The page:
Comparing methods to normalize insulin secretion shows the process may not be
needed.
Authors Slepchenko KG, Corbin KL, Nunemaker CS
Submitted By Submitted Externally on 4/8/2019
Status Published
Journal The Journal of endocrinology
Year 2019
Date Published 3/1/2019
Volume : Pages Not Specified : Not Specified
PubMed Reference 30870813
Abstract Glucose-stimulated insulin secretion (GSIS) is a well-accepted method to
investigate the physiological and pathophysiological function of islets.
However, there is little consensus about which method is best for normalizing
and presenting GSIS data. In this study, we evaluated the sufficiency of islet
area, total protein, total DNA, and total insulin content as parameters to
normalize GSIS data. First, we tested if there is a linear correlation between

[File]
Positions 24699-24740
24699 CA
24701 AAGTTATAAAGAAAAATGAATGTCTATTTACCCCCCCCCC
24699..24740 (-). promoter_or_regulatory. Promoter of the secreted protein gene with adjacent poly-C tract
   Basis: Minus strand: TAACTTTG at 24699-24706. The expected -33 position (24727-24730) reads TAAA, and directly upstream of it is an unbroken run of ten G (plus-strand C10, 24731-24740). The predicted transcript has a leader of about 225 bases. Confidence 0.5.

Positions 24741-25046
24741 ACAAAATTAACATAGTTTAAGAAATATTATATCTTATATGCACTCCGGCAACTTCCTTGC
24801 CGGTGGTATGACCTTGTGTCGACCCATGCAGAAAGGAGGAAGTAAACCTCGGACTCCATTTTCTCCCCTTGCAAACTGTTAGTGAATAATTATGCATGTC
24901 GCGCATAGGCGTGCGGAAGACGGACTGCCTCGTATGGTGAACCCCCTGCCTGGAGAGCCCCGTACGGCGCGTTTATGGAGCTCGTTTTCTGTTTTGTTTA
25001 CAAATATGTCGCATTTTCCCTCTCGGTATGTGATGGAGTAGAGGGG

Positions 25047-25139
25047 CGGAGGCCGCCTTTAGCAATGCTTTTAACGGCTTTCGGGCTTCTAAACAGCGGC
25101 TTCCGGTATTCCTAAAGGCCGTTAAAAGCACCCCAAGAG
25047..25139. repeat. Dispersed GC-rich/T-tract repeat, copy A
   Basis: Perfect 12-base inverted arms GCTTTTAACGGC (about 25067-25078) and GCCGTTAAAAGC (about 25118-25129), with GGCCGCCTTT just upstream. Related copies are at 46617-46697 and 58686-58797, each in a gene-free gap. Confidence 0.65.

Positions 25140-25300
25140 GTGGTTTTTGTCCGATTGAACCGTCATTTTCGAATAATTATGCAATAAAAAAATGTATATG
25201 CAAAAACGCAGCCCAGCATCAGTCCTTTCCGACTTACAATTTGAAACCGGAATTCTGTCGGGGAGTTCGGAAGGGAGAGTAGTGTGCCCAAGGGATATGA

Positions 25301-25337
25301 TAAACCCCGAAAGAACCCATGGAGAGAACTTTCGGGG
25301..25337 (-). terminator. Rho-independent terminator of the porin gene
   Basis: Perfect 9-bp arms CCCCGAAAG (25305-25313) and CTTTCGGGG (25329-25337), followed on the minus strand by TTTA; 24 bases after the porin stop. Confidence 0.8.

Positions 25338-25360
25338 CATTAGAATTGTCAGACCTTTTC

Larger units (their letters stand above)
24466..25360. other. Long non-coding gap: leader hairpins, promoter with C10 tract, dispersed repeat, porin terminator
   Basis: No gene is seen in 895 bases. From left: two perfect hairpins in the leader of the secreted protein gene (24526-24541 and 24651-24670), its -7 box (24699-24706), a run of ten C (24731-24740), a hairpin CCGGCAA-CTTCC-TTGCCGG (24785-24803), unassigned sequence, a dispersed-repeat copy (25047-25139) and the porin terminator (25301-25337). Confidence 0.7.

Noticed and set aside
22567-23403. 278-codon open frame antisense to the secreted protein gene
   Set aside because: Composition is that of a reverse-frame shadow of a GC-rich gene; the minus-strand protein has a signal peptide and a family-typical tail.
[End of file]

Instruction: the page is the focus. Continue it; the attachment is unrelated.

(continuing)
each parameter and the number of islets (10, 20, 30, and 40 islets). Islet area,
total protein, and insulin content produced excellent linear correlations with
islet number (R2 >0.9 for each) from the same islet material. Insulin secretion
in 11mM glucose also correlated reasonably well for islet area (R2=0.69),
protein (R2=0.49), and insulin content (R2=0.58). DNA content was difficult to
reliably measure and was excluded from additional comparisons. We next measured
GSIS for 18 replicates of 20 islets each, measuring 3mM and 11mM glucose to
calculate the stimulation index and to compare each normalization parameter.
Using these similar islet masses for each replicate, none of the parameters
produced linear correlations with GSIS (R2<0.05), suggesting that inherent
differences in GSIS dominate small differences in islet mass. We conclude that
when comparing GSIS for islets of reasonably similar size (<50% variance),
normalization does not improve the representation of GSIS data. Normalization
may be beneficial when substantial differences in islet mass are involved. In
such situations, we suggest that using islet cross-sectional area is superior to
other commonly used techniques for normalizing GSIS data.

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